A Geek With Guns

Chronicling the depravities of the State.

Archive for the ‘Wall of Fame Assholes’ Category

Deploying the Slave Catchers

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A higher up in the Spanish government heard the disconcerting (to him) sound of shackles breaking. Worried that some of his slaves were making a break for it, he deployed his slave catchers to restore order:

Spanish national police have stormed ministries and buildings belonging to Catalonia’s regional government to put a stop to the region’s independence referendum.

The Guardia Civil, which acts with the authority of Madrid’s interior ministry, is searching for evidence regarding the planned 1 October referendum on Catalan independence, which Spain’s Constitutional Court has declared illegal.

In the early hours of the morning armed officers arrived at various Catalan ministries, including the economy department, foreign affairs department, and social affairs department, Spanish media reports.

At least twelve Catalan officials are said to have been arrested, including the chief aide to Catalonia’s deputy prime minister, Josep Maria Jové. The arrests come as the mayors of Catalan towns who back the referendum were yesterday questioned by state prosecutors.

For those of you who haven’t been following the situation in Catalonia, the region has been wanting to declare itself independent on Spain for quite some time. This makes sense since Catalonia is the largest part of Spain’s economy and if you’ve looked at the economic situation in Spain, you know that the government there is desperate for successful people to exploit.

Unfortunately, Spain is doing everything in its power to ensure that the only way Catalonia will gain its independence is through civil war. The question will be whether the Catalonians want to pay that high of a price to break away from the boat anchor that is currently dragging them down.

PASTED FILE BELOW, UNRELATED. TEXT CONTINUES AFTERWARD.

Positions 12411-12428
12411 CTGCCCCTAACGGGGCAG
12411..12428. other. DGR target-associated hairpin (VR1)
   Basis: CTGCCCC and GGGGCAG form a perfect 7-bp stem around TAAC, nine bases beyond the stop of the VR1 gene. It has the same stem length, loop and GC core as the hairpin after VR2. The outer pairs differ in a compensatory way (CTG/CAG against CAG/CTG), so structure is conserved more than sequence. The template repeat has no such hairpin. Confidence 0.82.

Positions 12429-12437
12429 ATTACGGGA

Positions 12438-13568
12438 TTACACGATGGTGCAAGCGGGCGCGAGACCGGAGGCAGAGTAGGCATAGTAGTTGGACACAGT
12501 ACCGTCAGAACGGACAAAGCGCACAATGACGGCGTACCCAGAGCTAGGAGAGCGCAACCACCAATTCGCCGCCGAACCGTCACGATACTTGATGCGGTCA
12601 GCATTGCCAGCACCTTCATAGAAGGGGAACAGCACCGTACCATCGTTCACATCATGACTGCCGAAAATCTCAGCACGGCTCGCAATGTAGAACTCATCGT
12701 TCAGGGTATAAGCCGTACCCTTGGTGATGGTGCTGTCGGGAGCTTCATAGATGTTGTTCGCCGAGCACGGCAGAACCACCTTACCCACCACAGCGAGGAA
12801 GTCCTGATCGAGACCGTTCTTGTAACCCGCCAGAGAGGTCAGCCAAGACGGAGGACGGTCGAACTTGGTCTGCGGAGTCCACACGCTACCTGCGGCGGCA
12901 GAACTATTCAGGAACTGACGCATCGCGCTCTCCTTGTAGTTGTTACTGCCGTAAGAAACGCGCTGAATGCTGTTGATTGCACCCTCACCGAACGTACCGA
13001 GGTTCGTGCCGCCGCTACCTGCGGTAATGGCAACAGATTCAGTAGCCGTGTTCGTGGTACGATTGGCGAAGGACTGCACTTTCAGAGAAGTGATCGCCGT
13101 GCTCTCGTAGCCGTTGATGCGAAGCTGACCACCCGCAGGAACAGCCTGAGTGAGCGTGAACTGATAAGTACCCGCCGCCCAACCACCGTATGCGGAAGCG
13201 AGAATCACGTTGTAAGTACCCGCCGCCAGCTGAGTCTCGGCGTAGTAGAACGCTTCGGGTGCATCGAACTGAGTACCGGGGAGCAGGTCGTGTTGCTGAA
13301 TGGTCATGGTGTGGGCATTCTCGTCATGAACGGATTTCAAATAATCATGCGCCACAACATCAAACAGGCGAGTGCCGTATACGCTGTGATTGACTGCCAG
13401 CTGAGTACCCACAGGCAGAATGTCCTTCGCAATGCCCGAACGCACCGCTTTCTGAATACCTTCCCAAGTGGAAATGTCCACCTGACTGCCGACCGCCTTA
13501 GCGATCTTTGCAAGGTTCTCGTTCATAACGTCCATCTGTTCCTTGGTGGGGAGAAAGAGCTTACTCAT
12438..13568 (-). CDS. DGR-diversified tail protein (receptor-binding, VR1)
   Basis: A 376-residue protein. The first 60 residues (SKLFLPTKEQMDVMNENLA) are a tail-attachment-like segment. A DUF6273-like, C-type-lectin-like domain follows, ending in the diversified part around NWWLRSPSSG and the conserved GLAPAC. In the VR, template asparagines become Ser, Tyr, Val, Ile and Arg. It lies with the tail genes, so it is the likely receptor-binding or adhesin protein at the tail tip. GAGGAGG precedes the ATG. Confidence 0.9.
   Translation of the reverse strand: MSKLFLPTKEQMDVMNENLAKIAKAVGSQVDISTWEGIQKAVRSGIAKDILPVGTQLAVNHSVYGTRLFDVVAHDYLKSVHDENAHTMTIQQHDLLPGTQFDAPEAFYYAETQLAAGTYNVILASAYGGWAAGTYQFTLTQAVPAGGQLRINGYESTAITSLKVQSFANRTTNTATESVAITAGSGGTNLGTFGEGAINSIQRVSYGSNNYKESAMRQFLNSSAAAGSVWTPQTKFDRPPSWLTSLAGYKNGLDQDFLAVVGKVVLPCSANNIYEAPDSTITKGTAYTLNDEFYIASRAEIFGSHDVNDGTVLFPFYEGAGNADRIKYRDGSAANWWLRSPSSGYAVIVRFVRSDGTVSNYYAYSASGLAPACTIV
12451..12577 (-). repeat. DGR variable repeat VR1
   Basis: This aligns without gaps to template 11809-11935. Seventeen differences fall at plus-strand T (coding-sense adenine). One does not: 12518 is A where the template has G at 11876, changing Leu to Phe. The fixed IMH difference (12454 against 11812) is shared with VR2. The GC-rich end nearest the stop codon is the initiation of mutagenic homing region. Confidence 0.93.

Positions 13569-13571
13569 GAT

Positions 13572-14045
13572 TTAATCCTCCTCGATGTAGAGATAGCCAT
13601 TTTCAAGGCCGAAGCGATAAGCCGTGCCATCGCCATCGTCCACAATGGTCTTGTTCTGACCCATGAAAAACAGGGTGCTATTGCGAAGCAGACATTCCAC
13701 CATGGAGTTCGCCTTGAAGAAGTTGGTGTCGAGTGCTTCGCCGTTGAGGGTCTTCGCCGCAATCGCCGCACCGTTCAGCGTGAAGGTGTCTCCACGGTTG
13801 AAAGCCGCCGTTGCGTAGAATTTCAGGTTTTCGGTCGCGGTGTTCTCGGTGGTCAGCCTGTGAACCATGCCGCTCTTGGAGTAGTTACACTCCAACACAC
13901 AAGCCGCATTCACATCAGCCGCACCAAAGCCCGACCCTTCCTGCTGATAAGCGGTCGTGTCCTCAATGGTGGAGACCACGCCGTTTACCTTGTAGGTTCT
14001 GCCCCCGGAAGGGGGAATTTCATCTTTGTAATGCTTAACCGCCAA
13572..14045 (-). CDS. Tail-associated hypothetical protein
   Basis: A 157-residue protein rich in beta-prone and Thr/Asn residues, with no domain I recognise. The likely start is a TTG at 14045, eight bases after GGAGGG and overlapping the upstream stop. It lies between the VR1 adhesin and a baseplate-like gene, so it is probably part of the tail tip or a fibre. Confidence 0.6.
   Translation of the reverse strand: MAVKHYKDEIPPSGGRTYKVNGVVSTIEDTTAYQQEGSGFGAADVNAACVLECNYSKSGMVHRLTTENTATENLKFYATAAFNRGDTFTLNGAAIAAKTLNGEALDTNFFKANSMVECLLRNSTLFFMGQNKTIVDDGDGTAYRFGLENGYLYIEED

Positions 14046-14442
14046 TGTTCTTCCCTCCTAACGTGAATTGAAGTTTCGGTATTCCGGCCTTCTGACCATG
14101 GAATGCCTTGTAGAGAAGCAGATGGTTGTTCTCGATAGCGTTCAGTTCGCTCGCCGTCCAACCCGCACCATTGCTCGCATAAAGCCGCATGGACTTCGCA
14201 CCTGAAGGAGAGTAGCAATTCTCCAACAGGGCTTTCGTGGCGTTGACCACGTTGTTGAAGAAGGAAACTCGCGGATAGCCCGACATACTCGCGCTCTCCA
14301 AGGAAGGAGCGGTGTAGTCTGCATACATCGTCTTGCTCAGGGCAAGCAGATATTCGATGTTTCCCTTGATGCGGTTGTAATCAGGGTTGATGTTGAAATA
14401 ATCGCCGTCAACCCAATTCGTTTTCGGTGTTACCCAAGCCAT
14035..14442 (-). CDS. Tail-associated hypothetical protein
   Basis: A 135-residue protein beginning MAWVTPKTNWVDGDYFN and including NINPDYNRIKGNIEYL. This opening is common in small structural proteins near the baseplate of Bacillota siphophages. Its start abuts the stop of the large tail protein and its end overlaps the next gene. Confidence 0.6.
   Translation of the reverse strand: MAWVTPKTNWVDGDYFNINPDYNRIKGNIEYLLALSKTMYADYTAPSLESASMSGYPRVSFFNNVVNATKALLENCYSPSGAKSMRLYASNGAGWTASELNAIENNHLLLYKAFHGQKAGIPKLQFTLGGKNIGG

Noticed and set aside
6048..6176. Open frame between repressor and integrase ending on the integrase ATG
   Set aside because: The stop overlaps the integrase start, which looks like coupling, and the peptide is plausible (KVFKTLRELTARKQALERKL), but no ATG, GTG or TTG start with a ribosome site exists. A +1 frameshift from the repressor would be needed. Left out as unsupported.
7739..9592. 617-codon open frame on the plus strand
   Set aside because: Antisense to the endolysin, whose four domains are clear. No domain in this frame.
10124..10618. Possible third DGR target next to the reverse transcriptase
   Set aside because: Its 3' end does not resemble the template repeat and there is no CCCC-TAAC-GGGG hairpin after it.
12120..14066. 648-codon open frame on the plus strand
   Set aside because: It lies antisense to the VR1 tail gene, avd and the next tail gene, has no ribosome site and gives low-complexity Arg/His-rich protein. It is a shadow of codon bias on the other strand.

Written by Christopher Burg

September 21st, 2017 at 10:00 am

Discarding the Veil of Legitimacy

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Since their inception, government law enforcers here in the United States have pretended to be servants of the people. That facade is finally being discarded as more law enforcers begin to show their true colors. For example, in the past law enforcers might respond to questions about arresting protesters by citing their duty to protect the community. Now, at least in St. Louis, their responses are almost indistinguishable from statements one might expect from nongovernmental criminal gangs:

Gov. Eric Greitens is eager to show he’s not like a former governor whom he accused of tolerating looting and arson in Ferguson. So much so that his Facebook post Sunday about vandalism in the Delmar Loop dropped any claim to formality.

“Our officers caught ’em, cuffed ’em, and threw ’em in jail,” it said. “They’re gonna wake up and face felony charges.”

On Sunday night, as police officers marched downtown, a Post-Dispatch photographer heard them chant a refrain most often heard at Ferguson protests: “Whose streets? Our streets.”

Later, after St. Louis police made more than 100 arrests downtown on Sunday night, Acting Chief Lawrence O’Toole’s words seemed meme-ready: “Police owned tonight.”

“Whose streets? Our streets.” In other words, the streets are our turf. “Police owned tonight.” Put another way, law enforcers won the fight against a rival gang.

The lack of professionalism is refreshing because it reveals law enforcers’ true colors. However, it’s also disconcerting because the thin veil of legitimacy is probably the only thing that has restrained the behavior of law enforcers in any way. If they’re no longer concerned about appearing legitimate, they may begin acting even more viciously.

Written by Christopher Burg

September 19th, 2017 at 11:00 am

Making Open Access Less Open

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Most states have a version of the federal government’s Freedom of Information Act (FOIA), which nominally allows mere peasants like myself to request records from the mighty government. While both the federal law and the various state versions do technically exist, they’ve become more and more useless as various barriers to entry have been raised between requesters and the documents they desire. Now various government bodies are throwing up yet another barrier, court cases:

Government bodies are increasingly turning the tables on citizens who seek public records that might be embarrassing or legally sensitive. Instead of granting or denying their requests, a growing number of school districts, municipalities and state agencies have filed lawsuits against people making the requests — taxpayers, government watchdogs and journalists who must then pursue the records in court at their own expense.